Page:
Phobia, Fear and Procrastination- Public Enemy Number One (by John Cooper)

On 25th January 1947, after a very successful career in murder, extortion and running hooch across the Canadian border, Al Capone drew his last breath. He wasn’t shot or stabbed. He died because he had a phobia of needles. The most notorious gangster of all time wasn’t afraid of the FBI but he’d cry like a baby when faced with a tetanus jab. He caught syphilis and died aged 33 after the condition had got to his brain. Not a very nice way to go, apparently.

 

If you don’t face the things that scare you, it can have a big impact on your life. Whether it’s physical or mental, putting off getting help can make things worse.

 

The Duke of Cambridge said recently that he has struggled with his mental health, saying that he suffered a traumatic incident that he didn’t think he would ever get over. If he hadn’t opened up to friends about the situation he would have ‘gone down a slippery slope’. He didn’t reveal the details, but we know it happened when he was part of an air ambulance crew and he said it was ‘related very closely to my children’.

 

It’s good to hear him talk about his struggles so openly. In our culture it used to be seen as a sign of weakness to discuss mental health issues. The people that went through the horrors of the world wars and never talked about it must have suffered so much. There wasn’t much help out there in those days.

 

Thankfully, that’s changing, it’s just a pity that the NHS don’t have the resources to help everyone that needs it. If you tell your doctor that your life is in danger, they will push you to the front of the queue. Anything less and you’ll have to wait it out. They’re skint, I’m not blaming them.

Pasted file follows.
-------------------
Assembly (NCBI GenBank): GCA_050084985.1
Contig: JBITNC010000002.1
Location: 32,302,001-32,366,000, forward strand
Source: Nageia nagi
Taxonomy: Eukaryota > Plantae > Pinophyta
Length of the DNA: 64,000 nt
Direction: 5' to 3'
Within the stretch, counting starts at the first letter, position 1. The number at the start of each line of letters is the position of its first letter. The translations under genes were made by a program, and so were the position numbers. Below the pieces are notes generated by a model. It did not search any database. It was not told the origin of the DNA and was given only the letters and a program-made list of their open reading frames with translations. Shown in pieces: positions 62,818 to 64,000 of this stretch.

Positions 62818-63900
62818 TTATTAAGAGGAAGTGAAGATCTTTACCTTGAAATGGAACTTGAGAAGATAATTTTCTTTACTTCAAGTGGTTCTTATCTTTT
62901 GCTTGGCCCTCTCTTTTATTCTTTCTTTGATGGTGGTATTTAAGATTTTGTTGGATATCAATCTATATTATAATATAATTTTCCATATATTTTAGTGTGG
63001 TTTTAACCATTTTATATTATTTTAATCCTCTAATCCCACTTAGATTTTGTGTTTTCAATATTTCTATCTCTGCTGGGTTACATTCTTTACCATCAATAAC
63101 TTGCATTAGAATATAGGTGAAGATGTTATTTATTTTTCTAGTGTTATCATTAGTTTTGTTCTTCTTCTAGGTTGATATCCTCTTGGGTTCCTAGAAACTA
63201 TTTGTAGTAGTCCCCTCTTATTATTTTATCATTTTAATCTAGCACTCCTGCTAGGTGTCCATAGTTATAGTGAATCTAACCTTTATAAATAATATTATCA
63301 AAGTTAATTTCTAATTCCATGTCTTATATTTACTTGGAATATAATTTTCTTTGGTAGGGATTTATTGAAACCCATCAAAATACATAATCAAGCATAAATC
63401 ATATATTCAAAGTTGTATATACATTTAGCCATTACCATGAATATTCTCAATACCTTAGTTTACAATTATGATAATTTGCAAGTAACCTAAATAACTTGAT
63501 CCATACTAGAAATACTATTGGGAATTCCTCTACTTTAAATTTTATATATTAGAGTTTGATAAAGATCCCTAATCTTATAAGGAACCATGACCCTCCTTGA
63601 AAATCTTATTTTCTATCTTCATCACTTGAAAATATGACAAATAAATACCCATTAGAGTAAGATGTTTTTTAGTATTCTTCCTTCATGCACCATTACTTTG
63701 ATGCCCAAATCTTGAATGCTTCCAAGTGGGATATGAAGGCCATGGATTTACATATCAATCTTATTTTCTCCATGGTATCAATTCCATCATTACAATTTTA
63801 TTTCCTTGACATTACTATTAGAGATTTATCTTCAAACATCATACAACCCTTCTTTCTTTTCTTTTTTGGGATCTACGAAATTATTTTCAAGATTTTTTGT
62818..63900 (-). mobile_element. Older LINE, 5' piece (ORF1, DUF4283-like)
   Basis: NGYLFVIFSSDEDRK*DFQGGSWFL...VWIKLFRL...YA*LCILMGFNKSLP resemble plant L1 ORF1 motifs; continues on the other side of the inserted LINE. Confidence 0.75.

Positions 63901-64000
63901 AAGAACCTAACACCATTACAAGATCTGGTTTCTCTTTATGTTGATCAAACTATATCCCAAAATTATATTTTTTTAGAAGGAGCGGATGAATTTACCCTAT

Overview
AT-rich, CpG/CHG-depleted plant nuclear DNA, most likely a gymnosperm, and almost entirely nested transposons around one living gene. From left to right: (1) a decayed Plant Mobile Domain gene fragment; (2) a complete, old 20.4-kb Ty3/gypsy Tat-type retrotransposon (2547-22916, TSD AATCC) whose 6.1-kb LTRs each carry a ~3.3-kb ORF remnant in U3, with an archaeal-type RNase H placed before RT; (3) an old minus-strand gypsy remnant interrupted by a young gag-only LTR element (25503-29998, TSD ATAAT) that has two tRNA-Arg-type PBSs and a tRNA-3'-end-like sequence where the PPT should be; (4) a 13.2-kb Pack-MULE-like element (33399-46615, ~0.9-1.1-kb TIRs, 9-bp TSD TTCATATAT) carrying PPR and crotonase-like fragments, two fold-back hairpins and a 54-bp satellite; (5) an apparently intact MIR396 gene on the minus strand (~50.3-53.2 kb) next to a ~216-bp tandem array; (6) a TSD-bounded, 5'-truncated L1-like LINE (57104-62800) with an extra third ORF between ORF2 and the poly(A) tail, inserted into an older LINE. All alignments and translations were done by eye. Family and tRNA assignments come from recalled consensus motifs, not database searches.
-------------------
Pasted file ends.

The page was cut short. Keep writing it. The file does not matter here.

Schools usually have a counsellor that young people can turn to when they need to talk. A friendly ear can put things into perspective and sometimes it’s therapeutic just to know someone is listening. It’s a pity more workplaces don’t have a dedicated therapist.

 

I am often someone’s last resort to help with their problem. They’ve tried all sorts of things and nothings worked. Why wouldn’t you try all the free stuff before you have to fork out for hypnotherapy?

 

Some other therapies have you coming back every fortnight for five years. I’d like you to walk out of my office after five sessions, feeling fantastic. It’s worth doing your research and deciding which therapy best suits your problem. Why not do it now?

 

We all put things off. I am writing this article the night before it goes to print. There’s a weekend of washing up that I’ve been eyeing suspiciously all day. I know that I’ll have to tackle it eventually, just like Al Capone knew that sometime soon he should probably pop down to the walk-in centre for a little injection.

 

 From my column in the Peterborough Telegraph, April 2019